Rabbits and Hares: Tells you how to identify a young or older animal, because this depends on how to cook it. To ensure tender meat, hang the animals by the feet from 1 to 4 days. They will , however, be tender without hanging if used before they have time to stiffen. Once stiffened, they are edible as long as the hind legs are rigid. Some of the most delicious game sauces use blood as a thickener.


you know what¿ There's so much stuff here, all I can suggest is you've a lot of research to do before going wild in the country with your buck knife and a match. A lot, otherwise, you may not return. BTW, how are you in the kitchen and what of your cooking skills. Seriously. Do you burn Mac&Cheese¿ You're in trouble. Big trouble. :)


Squirrels: Gray are the preferred ones; red squirrels are small and quite gamey. yes, they show diagrams on how to best skin them. Proceed as for rabbit, cutting off the head and feet and removing the internal organs, plus two small glands found in the small of the back and under each foreleg, between the ribs and the shoulders. Stuff and roast squirrels as for Pigeons, barding them or use in a Brunswick stew...or braised chicken. [Season gravy with Walnut catsup and serve with Polenta [oh, sorry, forgot where we were]]
Speaking of birds, some —snipe, woodcock, and plover are cooked with the trail [entrails] still inside. Small birds are usually used as fresh as possible, although they remain edible as long as the legs are flexible and should be dry plucked. In fact, some like snipe, plover, ring dove, and woodcock may be cooked undrawn, although the eyes and the crop are discarded before roasting. Small birds should be barded [lard spears pierced through meat] or you may wrap them first in fig or grape leaves.

Opossum:
Peccary:
Wild Boar: [which is mighty tasty./]
Raccoon: skin, clean and soak overnight in salt water...
Woodchuck: dress for rabbit, but watch for and remove 7 to 9 small sacs or kernels in the small of the back and under the forearm. Soak overnight in salted water...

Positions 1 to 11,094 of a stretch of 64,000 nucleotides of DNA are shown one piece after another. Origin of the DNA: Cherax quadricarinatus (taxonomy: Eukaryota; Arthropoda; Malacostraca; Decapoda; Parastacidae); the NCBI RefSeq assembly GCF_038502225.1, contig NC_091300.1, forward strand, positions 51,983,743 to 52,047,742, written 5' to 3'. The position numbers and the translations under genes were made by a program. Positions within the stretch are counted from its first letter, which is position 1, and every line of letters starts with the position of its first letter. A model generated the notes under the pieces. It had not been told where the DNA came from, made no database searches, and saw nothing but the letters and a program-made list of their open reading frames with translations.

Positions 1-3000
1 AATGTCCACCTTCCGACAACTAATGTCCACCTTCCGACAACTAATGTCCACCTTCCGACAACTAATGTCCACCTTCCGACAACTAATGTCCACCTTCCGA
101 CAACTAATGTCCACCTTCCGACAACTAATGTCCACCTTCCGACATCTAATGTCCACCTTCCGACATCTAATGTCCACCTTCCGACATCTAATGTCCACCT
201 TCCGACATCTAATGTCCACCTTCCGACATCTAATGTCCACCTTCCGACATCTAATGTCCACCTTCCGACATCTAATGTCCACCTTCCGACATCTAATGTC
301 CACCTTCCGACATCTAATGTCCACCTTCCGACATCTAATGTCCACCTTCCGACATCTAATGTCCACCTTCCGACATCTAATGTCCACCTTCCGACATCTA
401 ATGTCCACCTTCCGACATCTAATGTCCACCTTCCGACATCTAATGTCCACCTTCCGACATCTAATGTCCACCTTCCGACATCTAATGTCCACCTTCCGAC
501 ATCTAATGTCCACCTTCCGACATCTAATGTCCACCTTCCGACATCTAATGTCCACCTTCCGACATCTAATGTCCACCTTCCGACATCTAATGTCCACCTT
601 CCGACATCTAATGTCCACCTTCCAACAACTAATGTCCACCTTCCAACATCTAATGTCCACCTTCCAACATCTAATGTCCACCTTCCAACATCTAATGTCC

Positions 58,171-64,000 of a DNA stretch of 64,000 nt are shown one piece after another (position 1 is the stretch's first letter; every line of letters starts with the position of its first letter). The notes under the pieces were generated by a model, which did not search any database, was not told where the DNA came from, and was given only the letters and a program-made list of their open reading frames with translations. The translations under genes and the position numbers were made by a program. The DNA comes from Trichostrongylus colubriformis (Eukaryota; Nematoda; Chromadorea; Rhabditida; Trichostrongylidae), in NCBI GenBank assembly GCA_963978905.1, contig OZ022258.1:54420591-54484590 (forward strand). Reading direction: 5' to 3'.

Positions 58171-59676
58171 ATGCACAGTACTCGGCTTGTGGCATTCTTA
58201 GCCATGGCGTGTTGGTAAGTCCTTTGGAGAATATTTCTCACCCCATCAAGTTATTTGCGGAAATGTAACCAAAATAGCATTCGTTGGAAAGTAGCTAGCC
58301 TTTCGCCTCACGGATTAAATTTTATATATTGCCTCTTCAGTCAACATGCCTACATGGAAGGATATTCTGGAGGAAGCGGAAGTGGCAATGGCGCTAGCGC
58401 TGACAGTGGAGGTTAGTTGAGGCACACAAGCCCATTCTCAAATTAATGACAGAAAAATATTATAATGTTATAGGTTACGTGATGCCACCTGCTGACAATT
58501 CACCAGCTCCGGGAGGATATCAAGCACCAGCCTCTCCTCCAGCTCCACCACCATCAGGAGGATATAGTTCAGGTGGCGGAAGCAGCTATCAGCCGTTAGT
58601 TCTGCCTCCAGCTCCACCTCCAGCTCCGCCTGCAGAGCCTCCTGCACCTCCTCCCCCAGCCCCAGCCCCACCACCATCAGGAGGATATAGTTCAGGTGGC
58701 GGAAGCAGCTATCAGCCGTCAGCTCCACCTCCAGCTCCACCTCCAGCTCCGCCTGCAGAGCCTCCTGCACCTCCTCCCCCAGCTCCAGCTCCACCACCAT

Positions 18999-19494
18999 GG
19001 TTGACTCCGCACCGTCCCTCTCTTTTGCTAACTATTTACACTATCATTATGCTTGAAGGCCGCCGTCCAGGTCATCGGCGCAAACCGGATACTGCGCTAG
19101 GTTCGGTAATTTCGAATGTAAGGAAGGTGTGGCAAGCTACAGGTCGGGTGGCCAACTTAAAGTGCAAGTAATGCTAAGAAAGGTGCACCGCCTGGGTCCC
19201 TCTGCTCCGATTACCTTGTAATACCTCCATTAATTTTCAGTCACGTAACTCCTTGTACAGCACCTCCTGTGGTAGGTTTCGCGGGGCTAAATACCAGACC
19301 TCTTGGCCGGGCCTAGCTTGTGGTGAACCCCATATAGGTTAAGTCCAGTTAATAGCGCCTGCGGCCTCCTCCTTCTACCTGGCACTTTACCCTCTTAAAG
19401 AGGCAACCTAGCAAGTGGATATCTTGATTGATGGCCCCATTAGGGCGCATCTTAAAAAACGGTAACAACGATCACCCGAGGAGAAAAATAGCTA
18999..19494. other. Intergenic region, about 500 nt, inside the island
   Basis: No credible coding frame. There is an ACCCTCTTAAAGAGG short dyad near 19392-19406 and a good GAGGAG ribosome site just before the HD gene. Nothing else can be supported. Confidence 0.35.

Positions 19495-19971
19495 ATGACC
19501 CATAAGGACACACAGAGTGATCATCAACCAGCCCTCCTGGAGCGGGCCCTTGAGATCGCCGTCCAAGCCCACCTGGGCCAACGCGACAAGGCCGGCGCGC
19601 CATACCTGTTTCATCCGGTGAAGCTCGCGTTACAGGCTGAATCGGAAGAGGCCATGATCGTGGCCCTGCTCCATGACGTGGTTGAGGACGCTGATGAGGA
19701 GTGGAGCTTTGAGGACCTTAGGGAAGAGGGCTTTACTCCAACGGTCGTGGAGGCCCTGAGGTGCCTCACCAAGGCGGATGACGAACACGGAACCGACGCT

Beaver: Use young animals only. Remove kernels in the small of the back and under the forelegs, between rib and shoulder...

Oh sure it's about survival, but do you want to eat shit¿ Spoil your catch and you won't bother ever afterwards... [you may think, that last squirrel made me gag, I'll pass] — this is why everyone should learn to cook. If you can't cook shit from the meat department, then what are the chances of survival in the wild¿ Shitty. Tasting. Head for the tree bark...Not./

Still think it's a good idea¿ This isn't tv's Survivor Man — he must know all this otherwise there'd be only one episode.
Stay in school, get a job, buy a Eurail pass or something, you just may not survive in the wild for leisure as you planned.
I see cooking school/forest ranger/environmental studies or something in your future./ :)


As a footnote, I love all animals. I do hunt duck and geese, abiding by the rules and am respectful of them in a First Nations kind of way, I eat what I hunt and share with friends. I love cooking. I love the taste of game. I'm a city boy, but spend a lot of time in back country canoeing, fishing, photographing and camping — that's why I bring in my freeze dried dinners from MEC [Mountain Equipment Co-op] along with topographical maps and survival gear.
When I was 12 years old, I went to a camp for a 2 week canoe trip where one canoe got separated then lost. For 5 days. It was raining a lot. It was base survival with whatever we had to get back to civilization. The lost group were found safe by rangers and search plane once we hit civilization. It was worse for another group, they split their canvas cedar strip canoe [hey, it was long ago] on a rock running rapids and lost everything. That sure taught me a lot about back country canoeing. Funny thing is that that experience didn't scare me off of back country tripping. I went back the next year — ok, Mom sent me packing off to tripping camp to get out of her hair for a while, which I looked forward to.
Keep your topographical charts with compass in a sealed waterproof plastic ziplock and on your person./
posted by alicesshoe at 9:16 PM on April 18, 2008 [3 favorites]


When my friend Guapo and I killed and cooked 6 rabbits we took the skin off them. It was very easy. Easier than killing them. Certainly easier than removing the fur could ever have been.
posted by bilabial at 9:36 PM on April 18, 2008


They don't teach this stuff in school.

Depends on the school.
posted by namespan at 11:32 PM on April 18, 2008